Author: Adalyn Grace
Publication date: August 30, 2022
Genre: Gothic YA fantasy/romance
My rating: 3.5/5 stars
A murder mystery featuring Gothic vibes and a romance with Death himself. A beautiful cover (seriously, look up what is under the dust jacket on the US versions of this one). An author with an impressive resume (including a stint interning on The Legend of Korra). This book is perfect in theory. And while it certainly delivered on all the vibes and atmosphere, I must confess that the book as a whole was just…okay. It wasn’t bad; it just didn’t live* up to its full potential.
*pun about living (since this book deals with death so much) was not intentional, but now that I’ve noticed, I have to leave it in.
New York Times bestselling author Adalyn Grace brings to life a highly romantic, Gothic-infused world of wealth, desire, and betrayal.
Orphaned as a baby, nineteen-year-old Signa has been raised by a string of guardians, each more interested in her wealth than her well-being—and each has met an untimely end. Her remaining relatives are the elusive Hawthornes, an eccentric family living at Thorn Grove, an estate both glittering and gloomy. Its patriarch mourns his late wife through wild parties, while his son grapples for control of the family’s waning reputation and his daughter suffers from a mysterious illness. But when their mother’s restless spirit appears claiming she was poisoned, Signa realizes that the family she depends on could be in grave danger and enlists the help of a surly stable boy to hunt down the killer.
However, Signa’s best chance of uncovering the murderer is an alliance with Death himself, a fascinating, dangerous shadow who has never been far from her side. Though he’s made her life a living hell, Death shows Signa that their growing connection may be more powerful—and more irresistible—than she ever dared imagine.
Trigger/content warnings: death (including death of a family member), graphic depictions of illness/poisoning/murder, suicide-like behavior (character who can’t die can summon Death by doing things that would kill a normal person)
This deliciously dark Gothic fantasy has a wonderful premise–but alas, it hit several stumbling blocks, and the prettiest thing about it was the cover.
Before I begin, I want to stress: the Gothic vibes were impeccable. You could practically see the ghosts, lurking in both the lavish balls and the eerie, darkened halls. You could feel the creeping shadows and the unnatural chills. And the regency drama was certainly there as well–the scheming for marriages, the preoccupation with etiquette, the gowns and gossip. If nothing else, the sense of place for this story worked beautifully, and if you purely want a book that feels like spooky season, this is a strong choice.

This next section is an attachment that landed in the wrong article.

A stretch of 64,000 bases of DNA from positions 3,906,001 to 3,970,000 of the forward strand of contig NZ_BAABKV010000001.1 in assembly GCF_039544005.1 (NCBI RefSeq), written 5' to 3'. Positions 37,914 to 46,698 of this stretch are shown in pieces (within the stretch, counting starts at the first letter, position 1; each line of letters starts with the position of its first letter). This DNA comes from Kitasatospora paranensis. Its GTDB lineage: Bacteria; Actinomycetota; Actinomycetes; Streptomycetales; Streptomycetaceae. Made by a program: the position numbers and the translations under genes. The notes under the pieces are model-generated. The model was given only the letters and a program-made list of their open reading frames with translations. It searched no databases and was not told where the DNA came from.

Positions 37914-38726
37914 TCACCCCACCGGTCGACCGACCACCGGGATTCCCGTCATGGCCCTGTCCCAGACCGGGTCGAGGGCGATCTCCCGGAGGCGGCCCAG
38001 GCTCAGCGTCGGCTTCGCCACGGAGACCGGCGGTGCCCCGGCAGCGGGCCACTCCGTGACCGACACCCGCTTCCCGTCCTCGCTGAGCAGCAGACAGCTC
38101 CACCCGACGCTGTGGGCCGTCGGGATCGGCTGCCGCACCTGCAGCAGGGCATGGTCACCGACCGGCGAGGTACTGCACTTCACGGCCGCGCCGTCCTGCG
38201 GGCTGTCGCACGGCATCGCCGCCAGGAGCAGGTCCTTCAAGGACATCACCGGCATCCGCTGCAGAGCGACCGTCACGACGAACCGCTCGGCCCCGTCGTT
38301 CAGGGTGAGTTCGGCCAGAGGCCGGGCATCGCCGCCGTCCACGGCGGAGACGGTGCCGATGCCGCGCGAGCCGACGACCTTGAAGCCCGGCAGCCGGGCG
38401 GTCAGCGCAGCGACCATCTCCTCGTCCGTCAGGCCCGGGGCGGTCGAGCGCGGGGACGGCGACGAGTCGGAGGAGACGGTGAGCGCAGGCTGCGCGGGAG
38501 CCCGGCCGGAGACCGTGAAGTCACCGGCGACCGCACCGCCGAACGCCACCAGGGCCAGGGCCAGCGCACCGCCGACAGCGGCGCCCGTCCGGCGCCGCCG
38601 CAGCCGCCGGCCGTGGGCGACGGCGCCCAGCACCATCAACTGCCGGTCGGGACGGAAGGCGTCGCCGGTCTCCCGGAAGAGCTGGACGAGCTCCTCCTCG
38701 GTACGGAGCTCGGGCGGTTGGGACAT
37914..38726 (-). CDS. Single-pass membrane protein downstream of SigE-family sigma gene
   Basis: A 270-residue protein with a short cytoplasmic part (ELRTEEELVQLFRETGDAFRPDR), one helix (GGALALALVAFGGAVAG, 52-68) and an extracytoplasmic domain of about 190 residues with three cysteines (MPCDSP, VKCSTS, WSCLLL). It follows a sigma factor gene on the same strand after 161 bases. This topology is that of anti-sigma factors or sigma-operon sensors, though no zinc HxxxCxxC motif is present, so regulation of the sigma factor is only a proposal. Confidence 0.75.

The thing is, the book as a whole fell short in several other regards. There were some plot holes by the end, which I can’t go into without providing spoilers. There were other plot threads that were spun out through the book that never got resolved (perhaps they’ll be remedied in the sequel?). And still other plot points worked out far too conveniently. Beyond that, Signa had a borderline ridiculous preoccupation with the men in her life and her feelings toward all of them–and maybe that’s not too surprising, given her lifelong isolation from society, but the amount of focus she places on her attraction to them detracted from both the pacing of the book’s more plot-based elements (murder mystery) and the impact of her actual emotional and romantic interactions with these men (so much time thinking, the actual events didn’t hit quite the same). And I’m just going to put it out there that I am so done with the trope of “centuries-old-immortal-male-creature-in-love-with-a-teenage-girl.”
For those who are curious, this book is on the very upper end of YA, so there are a couple steamy parts—nothing very graphic, but there is a sex scene, and some other mild sexual content as well. Consent elements are good.
I wanted to like this one a lot more than I actually did. It was decent, I liked the side characters (especially Blythe, Signa’s gravely ill cousin with an indomitable will), there was a plot twist that I sort of anticipated but played out in an unexpected way, and the ending set up a very juicy springboard for the sequel, which I do think I’ll want to read when it comes out. But because of its shortcomings, when it comes to my favorite recent reads, this one is squarely in the middle of the road.
About the Author
Adalyn Grace is a New York Times bestselling author of All the Stars and Teeth, which was named “2020’s biggest YA fantasy” by Entertainment Weekly.
Prior to becoming an author, Adalyn spent four years working in live theatre, acted as the managing editor of a nonprofit newspaper, and studied storytelling as an intern on Nickelodeon Animation’s popular series The Legend of Korra.
Local to San Diego, Adalyn spends her non-writing days by watching too much anime, and by playing video games with her dorky dog.
Huge thank you to TBR & Beyond Tours and the publisher, Little Brown Books for Young Readers, for providing me with a copy of this book! All opinions are my own.